LatinaLista — There are a lot of misperceptions about undocumented immigrants but there is one that is acutely grievous. It is the notion that pregnant immigrants make it a point to come to this country while they’re pregnant just to have their babies. Then they are said to use the baby as a bargaining chip to stay on this side of the border.
Among hardline conservatives, the popular term describing these children is “anchor baby.”
The majority of the stories I’ve ever heard of immigrant women who did make the trek over to the U.S. while in their ninth month didn’t do it for the sake of staying in the U.S.. Rather, they did it as a way to provide opportunities for their children down the road when it came to education. In fact, most of these women crossed the border legally.
In Mexico, where class still has a part in dictating who can and cannot go to school, the American educational system is an attractive carrot to entice people to do something they otherwise wouldn’t do.
However, it is true there are undocumented immigrant women who do give birth in the United States and stay — only because they had already been living in this country for quite a while, sometimes years before the baby is born, and had already chosen the U.S. as their new home to raise their family.
In these instances, where the women can actually establish residency and they and their families can prove they are a part of an organized community — church, community activities, organizations, etc. — the notion that these children are “anchor babies” is ludicrous. It also exposes this term for what it is — a descriptor meant to demean and leave the impression that these children are not worthy of anything from the U.S.
While I agree that women who just come to have their children on the U.S. side of the border, without having true residency, should not have their children be given U.S. citizenship if that is clearly their only intent, I don’t agree that citizenship should be deprived for the other children for whom the U.S. is home.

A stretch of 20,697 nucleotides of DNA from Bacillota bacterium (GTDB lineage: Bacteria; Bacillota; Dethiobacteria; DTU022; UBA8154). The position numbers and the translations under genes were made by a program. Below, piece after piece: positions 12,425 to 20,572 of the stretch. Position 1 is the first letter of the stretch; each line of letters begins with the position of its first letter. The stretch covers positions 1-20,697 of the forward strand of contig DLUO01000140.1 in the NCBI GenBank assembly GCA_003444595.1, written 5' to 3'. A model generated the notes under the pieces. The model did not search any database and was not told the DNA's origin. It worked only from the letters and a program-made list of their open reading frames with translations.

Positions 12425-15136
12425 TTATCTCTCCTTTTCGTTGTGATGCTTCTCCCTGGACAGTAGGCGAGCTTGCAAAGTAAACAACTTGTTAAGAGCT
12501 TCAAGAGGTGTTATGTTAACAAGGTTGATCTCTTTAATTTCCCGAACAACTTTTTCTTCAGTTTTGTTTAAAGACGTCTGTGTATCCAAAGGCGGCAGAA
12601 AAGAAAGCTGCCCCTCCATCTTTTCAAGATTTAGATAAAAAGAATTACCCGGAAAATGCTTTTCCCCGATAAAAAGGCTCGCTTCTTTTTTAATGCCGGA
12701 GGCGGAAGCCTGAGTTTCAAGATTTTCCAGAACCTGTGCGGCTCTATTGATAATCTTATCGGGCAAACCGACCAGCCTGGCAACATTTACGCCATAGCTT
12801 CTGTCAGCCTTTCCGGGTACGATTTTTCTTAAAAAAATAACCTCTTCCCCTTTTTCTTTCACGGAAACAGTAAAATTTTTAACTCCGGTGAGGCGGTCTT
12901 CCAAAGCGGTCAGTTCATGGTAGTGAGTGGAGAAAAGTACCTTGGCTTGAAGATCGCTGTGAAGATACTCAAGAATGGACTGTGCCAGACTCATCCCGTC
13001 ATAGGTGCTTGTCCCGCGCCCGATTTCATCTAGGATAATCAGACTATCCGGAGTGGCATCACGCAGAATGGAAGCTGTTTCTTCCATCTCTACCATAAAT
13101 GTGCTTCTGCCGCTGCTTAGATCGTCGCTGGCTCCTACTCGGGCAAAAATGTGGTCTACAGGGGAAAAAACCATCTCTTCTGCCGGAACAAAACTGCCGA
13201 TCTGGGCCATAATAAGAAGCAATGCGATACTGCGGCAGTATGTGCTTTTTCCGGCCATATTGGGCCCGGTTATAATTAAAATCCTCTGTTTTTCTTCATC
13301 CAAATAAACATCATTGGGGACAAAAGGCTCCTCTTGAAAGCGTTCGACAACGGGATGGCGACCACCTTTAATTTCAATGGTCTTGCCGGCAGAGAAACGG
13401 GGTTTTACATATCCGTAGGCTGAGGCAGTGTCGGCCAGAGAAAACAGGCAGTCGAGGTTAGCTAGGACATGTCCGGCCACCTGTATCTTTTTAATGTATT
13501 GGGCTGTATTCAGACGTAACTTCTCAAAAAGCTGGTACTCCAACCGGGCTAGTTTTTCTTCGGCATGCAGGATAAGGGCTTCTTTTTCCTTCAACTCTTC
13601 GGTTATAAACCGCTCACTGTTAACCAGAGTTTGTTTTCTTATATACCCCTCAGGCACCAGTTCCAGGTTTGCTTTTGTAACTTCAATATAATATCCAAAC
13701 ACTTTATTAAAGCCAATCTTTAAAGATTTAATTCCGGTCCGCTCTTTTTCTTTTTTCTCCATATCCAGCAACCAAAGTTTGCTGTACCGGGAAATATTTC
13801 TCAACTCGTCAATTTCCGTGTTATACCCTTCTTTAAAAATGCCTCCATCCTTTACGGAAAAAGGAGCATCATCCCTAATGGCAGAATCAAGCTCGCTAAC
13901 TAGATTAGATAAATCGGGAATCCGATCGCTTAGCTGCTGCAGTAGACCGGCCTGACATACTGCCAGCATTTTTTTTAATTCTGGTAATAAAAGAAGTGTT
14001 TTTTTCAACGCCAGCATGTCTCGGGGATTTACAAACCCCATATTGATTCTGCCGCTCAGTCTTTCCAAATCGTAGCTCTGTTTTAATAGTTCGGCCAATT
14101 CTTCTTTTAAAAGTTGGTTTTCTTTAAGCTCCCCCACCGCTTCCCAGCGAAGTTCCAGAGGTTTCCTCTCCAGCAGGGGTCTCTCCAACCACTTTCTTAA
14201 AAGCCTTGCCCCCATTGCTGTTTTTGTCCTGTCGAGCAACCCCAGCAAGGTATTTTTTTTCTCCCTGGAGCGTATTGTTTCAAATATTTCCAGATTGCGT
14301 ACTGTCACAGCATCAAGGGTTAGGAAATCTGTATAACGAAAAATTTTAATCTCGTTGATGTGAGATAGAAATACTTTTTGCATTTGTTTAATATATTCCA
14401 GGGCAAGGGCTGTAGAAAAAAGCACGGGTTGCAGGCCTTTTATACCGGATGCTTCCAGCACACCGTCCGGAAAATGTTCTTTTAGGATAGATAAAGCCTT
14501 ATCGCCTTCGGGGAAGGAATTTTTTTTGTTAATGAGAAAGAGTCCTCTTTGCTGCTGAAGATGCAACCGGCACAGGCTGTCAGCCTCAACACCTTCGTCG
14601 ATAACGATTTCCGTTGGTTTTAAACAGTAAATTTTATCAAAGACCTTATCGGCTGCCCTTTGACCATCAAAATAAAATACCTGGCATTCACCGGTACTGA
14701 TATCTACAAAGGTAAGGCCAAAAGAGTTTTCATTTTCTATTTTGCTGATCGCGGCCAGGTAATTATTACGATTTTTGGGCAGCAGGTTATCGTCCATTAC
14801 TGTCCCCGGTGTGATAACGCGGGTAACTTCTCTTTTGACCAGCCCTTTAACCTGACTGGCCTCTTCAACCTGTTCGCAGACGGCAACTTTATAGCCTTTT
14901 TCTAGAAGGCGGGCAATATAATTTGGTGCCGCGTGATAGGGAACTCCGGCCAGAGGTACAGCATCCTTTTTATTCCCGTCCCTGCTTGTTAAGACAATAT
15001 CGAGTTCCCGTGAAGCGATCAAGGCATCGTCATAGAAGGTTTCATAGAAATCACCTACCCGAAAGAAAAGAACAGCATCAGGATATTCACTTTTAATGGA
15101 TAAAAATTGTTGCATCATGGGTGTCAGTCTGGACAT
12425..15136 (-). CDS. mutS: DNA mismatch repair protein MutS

The ones who risk living their lives in this country every day as undocumented.
Because SB 1070 passed in Arizona, supporters now feel emboldened to extend their punitive reach in punishing undocumented immigrants further by proposing the end to birthright citizenship.
What this has to do with border security or taking jobs away from out-of-work Americans is anybody’s guess. Yet, what it clearly has to do with is as racist as it comes.
It’s no accident that in this country’s past the only other times that such a measure was considered and/or adopted was in 1857 when children of parents who were slaves of African descent were denied U.S. citizenship, otherwise known as the “Dred Scott” decision and in 1898:
…the Supreme Court rejected arguments that the son of a Chinese national – who was forbidden under the Chinese Exclusion Act from ever becoming U.S. citizens – should be deprived of citizenship because of his parents’ status. Subsequent decisions have upheld this standard.
To deny birthright citizenship to the children of immigrants, regardless of their status, who have proven that they want to live and stay in the United States would seem a much weaker argument than to bestow U.S. citizenship on the children of immigrant women who only want the status of U.S. citizenship.
When looked at it from this perspective, birthright citizenship to women who only come to give birth and return to their native countries would not only mean poor border women, but all those wealthy elitists and celebrities from countries all over the globe who jet in and pay exorbitant hospital fees for just wanting their children to have the status of U.S. citizenship.
Chances are these people do have residences in the United States, probably mansions, but if they can’t show they are integral members of their local communities and spend the majority of their time in this country — before even getting pregnant — then they too should be denied what everyone in this country now enjoys, regardless of economic status.
Would they be denied? Well, a few things are certain: money, fame and prestige speak volumes more than working-class, impoverished and unknown.
If there is one immigration battle that needs to be totally discarded, it’s denying birthright citizenship.
This is an argument that has the potential to resurrect the ugly past of this country and devalue the birthright of all who are proud to call themselves Americans.